Rib Injuries

Although pulled muscles and bruised ribs can be painful, knowing a few ways to tell them apart can help you manage the pain and stay comfortable. Understanding the way you got the injury will also help you avoid irritation or reinjury of the area. Knowing proper treatment will get you back in action as quickly as possible.

A muscle pull occurs when you do something vigorous that tears the muscle fibers. You can pull rib muscles with a particularly hard cough. Although you can tear fibers when you get an impact on the muscle, most of these injuries are a result of yanking or tugging on something. Rib bruises occur with some kind of contact to the rib cage. It is not always a violent contact — you can bruise them leaning out a window and resting your chest on the windowsill, for example.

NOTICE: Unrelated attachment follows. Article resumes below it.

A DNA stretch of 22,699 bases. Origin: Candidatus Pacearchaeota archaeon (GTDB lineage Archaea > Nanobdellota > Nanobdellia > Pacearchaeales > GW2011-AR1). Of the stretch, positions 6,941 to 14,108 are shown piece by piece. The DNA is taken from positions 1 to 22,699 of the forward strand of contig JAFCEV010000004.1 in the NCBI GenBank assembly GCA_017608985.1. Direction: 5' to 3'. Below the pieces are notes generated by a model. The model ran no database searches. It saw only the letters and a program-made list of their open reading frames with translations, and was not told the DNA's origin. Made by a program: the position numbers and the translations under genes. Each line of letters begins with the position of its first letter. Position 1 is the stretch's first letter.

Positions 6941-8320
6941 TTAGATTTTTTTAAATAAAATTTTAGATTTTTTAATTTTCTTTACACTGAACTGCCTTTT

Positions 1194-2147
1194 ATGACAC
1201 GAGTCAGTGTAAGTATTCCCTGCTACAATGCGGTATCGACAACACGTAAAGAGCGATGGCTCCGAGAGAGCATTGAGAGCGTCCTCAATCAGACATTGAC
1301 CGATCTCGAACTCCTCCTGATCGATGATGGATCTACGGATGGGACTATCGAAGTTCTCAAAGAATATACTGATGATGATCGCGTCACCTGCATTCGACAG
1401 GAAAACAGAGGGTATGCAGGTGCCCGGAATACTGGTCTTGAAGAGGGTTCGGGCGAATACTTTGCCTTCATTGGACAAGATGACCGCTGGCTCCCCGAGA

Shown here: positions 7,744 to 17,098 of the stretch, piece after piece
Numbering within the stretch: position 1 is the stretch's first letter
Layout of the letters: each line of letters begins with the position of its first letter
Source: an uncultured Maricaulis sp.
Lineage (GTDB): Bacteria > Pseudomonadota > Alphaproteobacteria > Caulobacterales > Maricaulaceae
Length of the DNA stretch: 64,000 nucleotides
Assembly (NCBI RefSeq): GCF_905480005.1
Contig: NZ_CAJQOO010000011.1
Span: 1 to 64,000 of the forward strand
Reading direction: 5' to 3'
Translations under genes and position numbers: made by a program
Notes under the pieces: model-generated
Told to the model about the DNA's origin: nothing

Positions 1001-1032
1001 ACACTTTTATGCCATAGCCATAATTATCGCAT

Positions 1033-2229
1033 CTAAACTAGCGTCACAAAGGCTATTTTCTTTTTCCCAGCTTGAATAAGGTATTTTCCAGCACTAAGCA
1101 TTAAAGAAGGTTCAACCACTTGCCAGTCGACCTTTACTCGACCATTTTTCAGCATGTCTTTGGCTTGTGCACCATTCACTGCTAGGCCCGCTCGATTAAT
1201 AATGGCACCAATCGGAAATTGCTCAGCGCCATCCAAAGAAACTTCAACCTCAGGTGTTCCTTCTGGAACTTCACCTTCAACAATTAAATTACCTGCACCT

Muscle pulls are muscle strain injuries. Fibers in the muscles have torn from overexertion. To stabilize the area while you heal, your muscles will tighten into a protective spasm around the injury. This will be accompanied by tenderness and swelling. Pain is increased when you try to stretch the muscle. Bruised ribs should be treated more like a rib fracture. Although the bone isn’t broken, treatment is the same — don’t put pressure on the site of injury. Pain is present even without movement and is worse with breathing — especially deep breathing.

Rib injuries can take a long time to heal. A mild muscle strain will heel in about two to 10 days, a moderate strain, about 10 days to six weeks, and a severe strain can take from 16 days to 10 weeks to fully heal. Scar tissue is formed to stabilize the torn muscle fibers. A rib bruise can take between two and six weeks depending on severity.

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